No. It’s not Batman. It’s everyone’s favourite technical director of elite coaching, Mr Andy Flower.
Oh, hang on a sec, to ‘come back’ necessitates actually going away in the first place … which Flower didn’t.
Yesterday’s breaking news that Flower will lead the England Lions in their upcoming triangular series against New Zealand A and Sri Lanka A is rather interesting to say the least.
When Flower stepped down as England head coach after the Ashes disaster – when it was apparent to everyone in world cricket other than Paul Dowton that England needed a change – he was effectively promoted rather than sacked.
Instead of being England head coach, Flower became a kind of off-field supremo: the man that coaches the coaches. Now he’s in charge of moulding the next generation of players, too.
Lots of people (including us) were baffled by Flower’s promotion. How is one supposed to initiate change when the previous incumbent (in his infinite wisdom) is influencing the new coaches?
The appointment of Peter Moores, who is very much a Flower acolyte, confirmed what many of us thought at the time: all talk of a ‘new era’ was hogwash. Flower had his feet comfortably under the table, was somewhat untouchable, and would continue to pull the strings from afar.
Yesterday’s move is yet more evidence that nothing has really changed since the Ashes – other than the dropping of you know who and the appointment of Farbrace. Well, if the backroom staff and management team are already too big, why not make them bigger eh!
Despite protestations of a brave new world, the unavoidable truth is that England have now been coached by Moores and Flower, or variations on that theme, since 2007.
First we had Moores and Flower, then Flower on his own, and now we’re back to Moores and Flower again. Does Giles Clarke’s address book contain the names of more than two coaches?
Perhaps Ashley Giles was overlooked for the test job because Clarke and Dowton lost his number or, more likely, he just wasn’t quite familiar enough – having only been an ECB employer since 2008.
Now please don’t get me wrong. Andy Flower did a very good job as England head coach. If someone asked me if I thought he was a good coach I’d say “absolutely”.
However, all good things invariably come to an end. It was clear twelve months before the Ashes debacle that the team had peaked, Flowers methods were stale, and the bowling dry tactic didn’t work against world class batsmen who had more patience than the bowlers.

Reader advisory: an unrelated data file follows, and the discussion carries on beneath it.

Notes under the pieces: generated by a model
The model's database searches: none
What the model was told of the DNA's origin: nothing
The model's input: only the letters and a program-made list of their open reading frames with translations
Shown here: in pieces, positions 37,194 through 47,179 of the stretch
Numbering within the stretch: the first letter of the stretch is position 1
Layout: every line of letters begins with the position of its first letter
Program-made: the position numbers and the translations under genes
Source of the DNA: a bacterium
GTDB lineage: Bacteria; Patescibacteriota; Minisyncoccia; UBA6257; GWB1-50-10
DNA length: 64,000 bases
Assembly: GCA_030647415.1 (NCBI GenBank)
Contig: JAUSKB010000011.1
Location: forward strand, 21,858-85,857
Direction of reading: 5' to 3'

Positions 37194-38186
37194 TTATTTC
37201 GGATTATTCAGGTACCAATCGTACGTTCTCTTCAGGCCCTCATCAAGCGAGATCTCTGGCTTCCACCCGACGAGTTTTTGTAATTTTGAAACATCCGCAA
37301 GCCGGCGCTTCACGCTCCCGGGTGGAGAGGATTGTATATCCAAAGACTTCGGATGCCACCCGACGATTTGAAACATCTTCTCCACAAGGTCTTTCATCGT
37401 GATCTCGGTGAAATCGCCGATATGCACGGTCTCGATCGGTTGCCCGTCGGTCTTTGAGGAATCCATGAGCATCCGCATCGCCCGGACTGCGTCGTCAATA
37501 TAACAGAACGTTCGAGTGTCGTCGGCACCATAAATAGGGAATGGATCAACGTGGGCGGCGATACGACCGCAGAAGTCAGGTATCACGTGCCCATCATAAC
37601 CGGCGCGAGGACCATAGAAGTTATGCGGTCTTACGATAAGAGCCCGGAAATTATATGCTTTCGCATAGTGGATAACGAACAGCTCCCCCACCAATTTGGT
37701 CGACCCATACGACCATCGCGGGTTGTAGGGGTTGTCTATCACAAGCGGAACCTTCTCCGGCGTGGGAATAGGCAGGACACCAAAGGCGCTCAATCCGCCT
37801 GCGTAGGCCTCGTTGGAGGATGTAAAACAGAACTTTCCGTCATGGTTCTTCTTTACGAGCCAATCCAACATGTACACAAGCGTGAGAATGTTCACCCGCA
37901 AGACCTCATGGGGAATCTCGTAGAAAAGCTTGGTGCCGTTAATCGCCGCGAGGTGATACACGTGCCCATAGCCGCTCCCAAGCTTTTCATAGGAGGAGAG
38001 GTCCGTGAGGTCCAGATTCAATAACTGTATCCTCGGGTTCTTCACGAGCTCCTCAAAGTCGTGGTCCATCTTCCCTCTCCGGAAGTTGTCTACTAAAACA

The bottom line is that Flower should have left at the same time as Strauss. They were one and the same. Cook, a fresh and naive skipper without his own leadership style, simply filled Strauss shoes.
If you look at England’s performances since reaching number one in the world, the victory in India was an aberration. It was sandwiched between losing 0-3 in the UAE, performing unconvincingly against the Windies at home (remember Best and Sammy flogging our bowlers everywhere), losing heavily to South Africa at home, performing poorly in New Zealand, and then losing the back-to-back Ashes by an aggregate of three wins to five.
When I heard Flower was stepping down after the Ashes – after initially suggesting his determination to continue (remind you of anyone?) – I was therefore delighted. It was well overdue.
England had become a joyless, inflexible cricket team that was unable to think on its feet. The team had also become disengaged from the public – as Dowton himself admitted.
The new era was supposed to hasten a new playing style. We were promised a more aggressive brand of cricket, with individuals playing with flair and freedom.
Six months later and the team is as boring, disengaged and stale as ever. And now, just for good measure, the old coach is back too.
Change? A new era? Yeah right.